No one could accuse New English Ballet Theatre of lacking ambition. Its speciality is contemporary ballet – specifically, new works it commissions and performs itself – and year after year it premieres a string of ballets from rising and established choreographers alike, all set on casts of fresh ballet school graduates. (NEBT was established as a professional springboard for young dancers in 2011 and refreshes its company regularly). The troupe’s latest bill pairs a 2017 abstract ballet with a brand-new narrative number, a test of its dancers’ versatility and a gesture towards its mission of training up a well-rounded flock. Both pieces are demanding and elicit some impressively stylish moments, though there’s a fair amount of unevenness between them, structurally and in terms of performance.
First up is Jenna Lee’s The Four Seasons, set to Max Richter’s reworking of Vivaldi’s famed violin concerti. Each of the ballet’s four sections corresponds to a season of the year and contains a range of movements, from solos to whole-cast routines. The ten dancers assert their technical strength early on, confidently tackling the twirling choreography designated for spring and moving easily through the respective compositions of summer, autumn and winter. At times, their performance is more mechanical than expressive, as if they’re reciting classroom combinations, though eloquent personal touches can be spotted throughout – luxuriously unfolded extensions from Sophie Allnatt, for example, and commanding, statuesque poses from Kevin Bhoyroo.
The ballet plays around with new costumes, lighting designs and movement vocabularies as it progresses through the seasons, sometimes to tangled effect – there are simply too many changing moods and aesthetics to keep up with in 40 minutes. The result is erratic, pitching beautiful moments alongside forgettable ones.
Luckily the former outweigh the latter. A duet to fraught summer strings serves up sharp spins and sudden, gravity-defying drops, the dancers clutching each other’s necks tango-style. This section is home to some of the ballet’s pluckiest moves, including sissonnes syncopated to the score’s breakneck strings. Fast-forward to fall and it’s all about épaulment, showcased to near perfection in a brisk, energised solo from Camilla Chiesi set against piercing autumnal rays.
The visuals occasionally distract with their cartoonish edge – the men’s lacy goth attire for autumn, coupled with the liberal use of a fog machine, screams discount Halloween shop. Far more alluring are the edgy geometric costumes of summer and the luminous, icy lighting of winter.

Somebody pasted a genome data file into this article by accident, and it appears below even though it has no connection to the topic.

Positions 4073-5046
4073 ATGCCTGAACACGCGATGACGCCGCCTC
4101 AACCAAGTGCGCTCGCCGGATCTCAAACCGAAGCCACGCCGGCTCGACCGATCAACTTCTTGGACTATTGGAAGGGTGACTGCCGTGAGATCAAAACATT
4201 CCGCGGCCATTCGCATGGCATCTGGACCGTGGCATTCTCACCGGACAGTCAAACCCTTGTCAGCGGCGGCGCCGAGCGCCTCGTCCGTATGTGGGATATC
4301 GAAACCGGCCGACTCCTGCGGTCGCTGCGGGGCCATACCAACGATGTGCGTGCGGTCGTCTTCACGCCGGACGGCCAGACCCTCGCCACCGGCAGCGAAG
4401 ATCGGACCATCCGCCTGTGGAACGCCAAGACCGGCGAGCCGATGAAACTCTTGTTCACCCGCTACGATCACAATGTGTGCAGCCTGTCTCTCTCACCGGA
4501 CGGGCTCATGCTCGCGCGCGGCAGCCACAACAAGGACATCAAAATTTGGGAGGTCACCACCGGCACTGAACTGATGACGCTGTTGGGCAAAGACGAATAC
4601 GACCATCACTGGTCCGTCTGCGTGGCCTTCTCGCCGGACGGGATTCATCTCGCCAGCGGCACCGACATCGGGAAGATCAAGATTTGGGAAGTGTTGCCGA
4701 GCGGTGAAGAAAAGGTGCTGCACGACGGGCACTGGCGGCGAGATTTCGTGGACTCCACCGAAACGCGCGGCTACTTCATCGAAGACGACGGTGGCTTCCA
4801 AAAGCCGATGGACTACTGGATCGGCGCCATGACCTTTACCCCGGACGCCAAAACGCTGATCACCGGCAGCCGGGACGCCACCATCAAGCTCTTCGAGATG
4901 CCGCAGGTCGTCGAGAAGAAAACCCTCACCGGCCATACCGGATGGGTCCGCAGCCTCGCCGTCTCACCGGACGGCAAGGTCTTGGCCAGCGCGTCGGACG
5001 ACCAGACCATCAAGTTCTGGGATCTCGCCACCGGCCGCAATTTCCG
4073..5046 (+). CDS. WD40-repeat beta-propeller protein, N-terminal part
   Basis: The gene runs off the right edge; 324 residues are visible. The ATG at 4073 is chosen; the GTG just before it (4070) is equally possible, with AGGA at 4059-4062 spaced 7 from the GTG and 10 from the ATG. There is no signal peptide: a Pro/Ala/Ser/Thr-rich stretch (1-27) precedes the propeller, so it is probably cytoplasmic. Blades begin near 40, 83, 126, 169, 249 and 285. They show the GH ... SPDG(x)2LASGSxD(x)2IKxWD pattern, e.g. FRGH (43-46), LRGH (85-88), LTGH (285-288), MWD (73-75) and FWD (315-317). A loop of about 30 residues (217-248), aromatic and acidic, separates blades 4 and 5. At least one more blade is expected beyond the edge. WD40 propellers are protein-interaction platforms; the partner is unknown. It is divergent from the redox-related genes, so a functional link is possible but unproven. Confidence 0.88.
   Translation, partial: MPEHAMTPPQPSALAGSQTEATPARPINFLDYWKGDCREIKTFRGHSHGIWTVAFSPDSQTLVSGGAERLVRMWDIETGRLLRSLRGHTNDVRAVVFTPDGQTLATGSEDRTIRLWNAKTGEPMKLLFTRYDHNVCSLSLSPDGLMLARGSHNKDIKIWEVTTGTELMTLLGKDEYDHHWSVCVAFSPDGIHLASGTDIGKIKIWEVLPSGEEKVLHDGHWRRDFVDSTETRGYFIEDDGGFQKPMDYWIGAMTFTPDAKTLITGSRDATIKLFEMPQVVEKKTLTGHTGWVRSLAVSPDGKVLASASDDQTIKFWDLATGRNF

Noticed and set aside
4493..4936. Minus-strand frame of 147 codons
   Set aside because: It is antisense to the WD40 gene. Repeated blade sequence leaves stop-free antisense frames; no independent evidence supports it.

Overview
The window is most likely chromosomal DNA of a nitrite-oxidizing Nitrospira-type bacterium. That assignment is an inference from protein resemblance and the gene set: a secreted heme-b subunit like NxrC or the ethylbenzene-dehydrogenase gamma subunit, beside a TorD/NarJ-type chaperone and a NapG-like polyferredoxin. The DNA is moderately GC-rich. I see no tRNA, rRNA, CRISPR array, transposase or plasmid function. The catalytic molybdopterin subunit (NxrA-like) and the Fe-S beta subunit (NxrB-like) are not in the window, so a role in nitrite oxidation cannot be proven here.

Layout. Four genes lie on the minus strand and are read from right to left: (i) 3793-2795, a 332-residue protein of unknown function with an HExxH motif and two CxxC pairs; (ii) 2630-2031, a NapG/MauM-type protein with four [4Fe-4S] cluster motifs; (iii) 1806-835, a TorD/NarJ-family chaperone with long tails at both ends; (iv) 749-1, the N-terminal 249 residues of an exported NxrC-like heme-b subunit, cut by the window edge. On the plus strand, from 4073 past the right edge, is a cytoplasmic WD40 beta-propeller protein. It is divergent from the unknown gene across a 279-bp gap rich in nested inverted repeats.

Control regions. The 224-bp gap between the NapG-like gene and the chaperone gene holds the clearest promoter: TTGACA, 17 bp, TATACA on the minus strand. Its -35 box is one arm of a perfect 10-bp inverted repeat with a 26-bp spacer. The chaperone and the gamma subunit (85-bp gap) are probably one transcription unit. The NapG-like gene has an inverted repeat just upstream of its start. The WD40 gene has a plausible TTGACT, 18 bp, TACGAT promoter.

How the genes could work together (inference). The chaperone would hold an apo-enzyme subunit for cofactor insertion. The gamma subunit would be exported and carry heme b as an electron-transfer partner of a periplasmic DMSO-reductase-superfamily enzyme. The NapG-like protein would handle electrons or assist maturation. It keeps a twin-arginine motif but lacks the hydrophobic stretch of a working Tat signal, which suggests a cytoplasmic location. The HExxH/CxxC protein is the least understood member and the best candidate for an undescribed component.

Wayne Eagling’s Remembrance also has its irregularities. The 70-minute narrative work, commissioned to mark the centenary of the First World War armistice, imagines the travails of celebrated ballerina Marie Rambert as her husband, the playwright Ashley Dukes, is called away to the battlefield in 1918. In this case, there’s some frontloaded scrappiness, with a handful of early fumbles with members of the corps tripping on props and dropping their lifts. These bumps were smoothed out by the third or fourth scene, but an air of reticence lingered, the cast composed but evidently ruffled.
Alessia Lugoboni and Alexander Nuttall make tender protagonists, deftly navigating a choreography of abrupt start-stops that reflects the jarring uncertainty of Marie and Ashley’s predicament. Lugoboni’s breathy pointework is enticing, flitting elegantly between urgent and poised, while Nuttall’s broad stature also warrants a mention, communicating both assurance and insecurity as needed.
The ballet darts between literal events – the couple’s tearful separation, Ashley’s time in the trenches – and illusory ones, like a dazed dance in which Marie imagines receiving the news of her husband’s death. This latter sequence is lengthy and resonant – a painful churn of cool lines and outstretched fingers performed alongside a chorus of black-clad widows.
Visually, it’s a stunner, April Dalton’s costume design in particular, which invokes bold colours and narrow, genteel lines. Her vision shines brightest in the train station scene, where a throng of wives tearfully see off a regiment of soldiers, their crisp tailoring a sharp contrast to the anxious mood. The music is likewise riveting, a live performance of Handel’s Ode for St Cecilia’s Day, complete with choral singing.
As sweet as the conclusion is – Marie and Ashley reuniting on Armistice Day amid a swirl of red poppies – it’s difficult to get away from the feeling that their story isn’t quite meaty enough to justify a full 70-minute production. A shorter, more focused libretto might give the cast time and space to cultivate their harmony as a group. Many of NEBT’s young dancers soar individually, but their performance here gives the sense they’re still learning to dance together.